However, to the extent that they are caused by the supplyside shock of falling fuel prices, they are undoubtedly good news, providing a much-needed shot in the arm. The Asian nation will account for about 11% of global demand in 2015, compared with 21% for the US, projections from the International Energy Agency in Paris show.

The eurozone high command has spent the past four years imposing policies on its constituents that plainly haven’t worked in restoring growth and stability. Worse, these policies have come widely to be seen as a form of economic coercion quite alien to the European tradition of fiercely independent sovereign states. Again, unfortunately I can see no reason why this is about to change, or why the “new deal” demanded by the likes of Matteo Renzi, the Italian prime minister, would win the wider support it deserves. Sure enough, there will eventually be a full–scale programme of quantitative easing from the European Central Bank, but in itself this is most unlikely to do the trick. Monetary policy can bring demand forward from the future, but it cannot address the underlying causes of Europe’s sickness – dysfunctional monetary union.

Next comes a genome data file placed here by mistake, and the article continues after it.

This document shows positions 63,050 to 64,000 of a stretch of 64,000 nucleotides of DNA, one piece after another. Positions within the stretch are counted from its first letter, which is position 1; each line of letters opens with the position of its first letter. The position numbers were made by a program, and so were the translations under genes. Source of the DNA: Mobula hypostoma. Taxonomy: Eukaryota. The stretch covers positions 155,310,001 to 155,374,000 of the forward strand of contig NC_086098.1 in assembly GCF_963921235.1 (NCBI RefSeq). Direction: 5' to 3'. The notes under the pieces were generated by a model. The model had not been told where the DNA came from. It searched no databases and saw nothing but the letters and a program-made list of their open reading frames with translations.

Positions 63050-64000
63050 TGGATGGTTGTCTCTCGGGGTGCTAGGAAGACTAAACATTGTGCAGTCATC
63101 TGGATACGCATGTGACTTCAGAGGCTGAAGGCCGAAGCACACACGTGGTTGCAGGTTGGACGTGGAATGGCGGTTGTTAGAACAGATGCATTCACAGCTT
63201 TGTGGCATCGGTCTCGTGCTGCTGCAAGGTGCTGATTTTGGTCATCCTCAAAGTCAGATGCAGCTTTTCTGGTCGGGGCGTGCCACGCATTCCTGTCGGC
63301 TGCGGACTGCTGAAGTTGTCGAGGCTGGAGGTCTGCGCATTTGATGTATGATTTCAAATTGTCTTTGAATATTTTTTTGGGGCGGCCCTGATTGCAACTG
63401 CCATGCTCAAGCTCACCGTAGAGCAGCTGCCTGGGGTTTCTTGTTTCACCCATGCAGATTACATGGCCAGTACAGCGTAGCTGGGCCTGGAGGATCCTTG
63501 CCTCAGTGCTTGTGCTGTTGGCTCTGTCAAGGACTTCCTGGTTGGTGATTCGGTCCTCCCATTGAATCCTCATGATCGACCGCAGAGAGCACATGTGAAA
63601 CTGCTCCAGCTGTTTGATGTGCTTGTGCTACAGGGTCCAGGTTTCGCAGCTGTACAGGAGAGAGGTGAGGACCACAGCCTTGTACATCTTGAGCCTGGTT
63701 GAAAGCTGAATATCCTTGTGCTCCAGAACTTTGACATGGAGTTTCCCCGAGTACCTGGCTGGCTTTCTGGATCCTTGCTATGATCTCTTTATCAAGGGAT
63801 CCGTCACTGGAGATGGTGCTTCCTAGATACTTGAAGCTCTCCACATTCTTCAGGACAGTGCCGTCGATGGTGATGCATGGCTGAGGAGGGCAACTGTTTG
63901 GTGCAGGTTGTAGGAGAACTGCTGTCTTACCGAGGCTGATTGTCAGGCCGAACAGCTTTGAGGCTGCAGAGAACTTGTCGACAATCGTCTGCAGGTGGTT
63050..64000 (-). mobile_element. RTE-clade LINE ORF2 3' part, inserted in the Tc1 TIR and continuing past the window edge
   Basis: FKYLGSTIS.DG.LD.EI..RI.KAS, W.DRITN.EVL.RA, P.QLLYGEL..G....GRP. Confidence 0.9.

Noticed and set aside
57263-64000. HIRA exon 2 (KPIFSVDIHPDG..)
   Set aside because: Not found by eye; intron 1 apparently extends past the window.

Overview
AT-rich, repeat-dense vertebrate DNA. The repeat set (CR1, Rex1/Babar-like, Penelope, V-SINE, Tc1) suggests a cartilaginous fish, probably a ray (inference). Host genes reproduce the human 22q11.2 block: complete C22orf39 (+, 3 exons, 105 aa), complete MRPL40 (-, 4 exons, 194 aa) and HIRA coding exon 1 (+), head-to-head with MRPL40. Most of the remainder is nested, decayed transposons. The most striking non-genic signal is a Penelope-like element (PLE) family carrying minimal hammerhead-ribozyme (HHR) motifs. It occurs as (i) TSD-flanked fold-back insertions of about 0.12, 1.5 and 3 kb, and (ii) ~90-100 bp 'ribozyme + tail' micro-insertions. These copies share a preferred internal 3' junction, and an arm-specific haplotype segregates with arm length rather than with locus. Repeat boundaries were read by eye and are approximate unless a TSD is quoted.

Britain needs a prosperous Europe to thrive itself, and to help rebalance the economy away from its unsustainable dependence on household demand and imported goods. A disorderly break–up of the euro might possibly help Britain’s longer term strategic ambitions, returning the EU to its roots as a glorified free trade zone, but in the short to medium term it would be economically disastrous.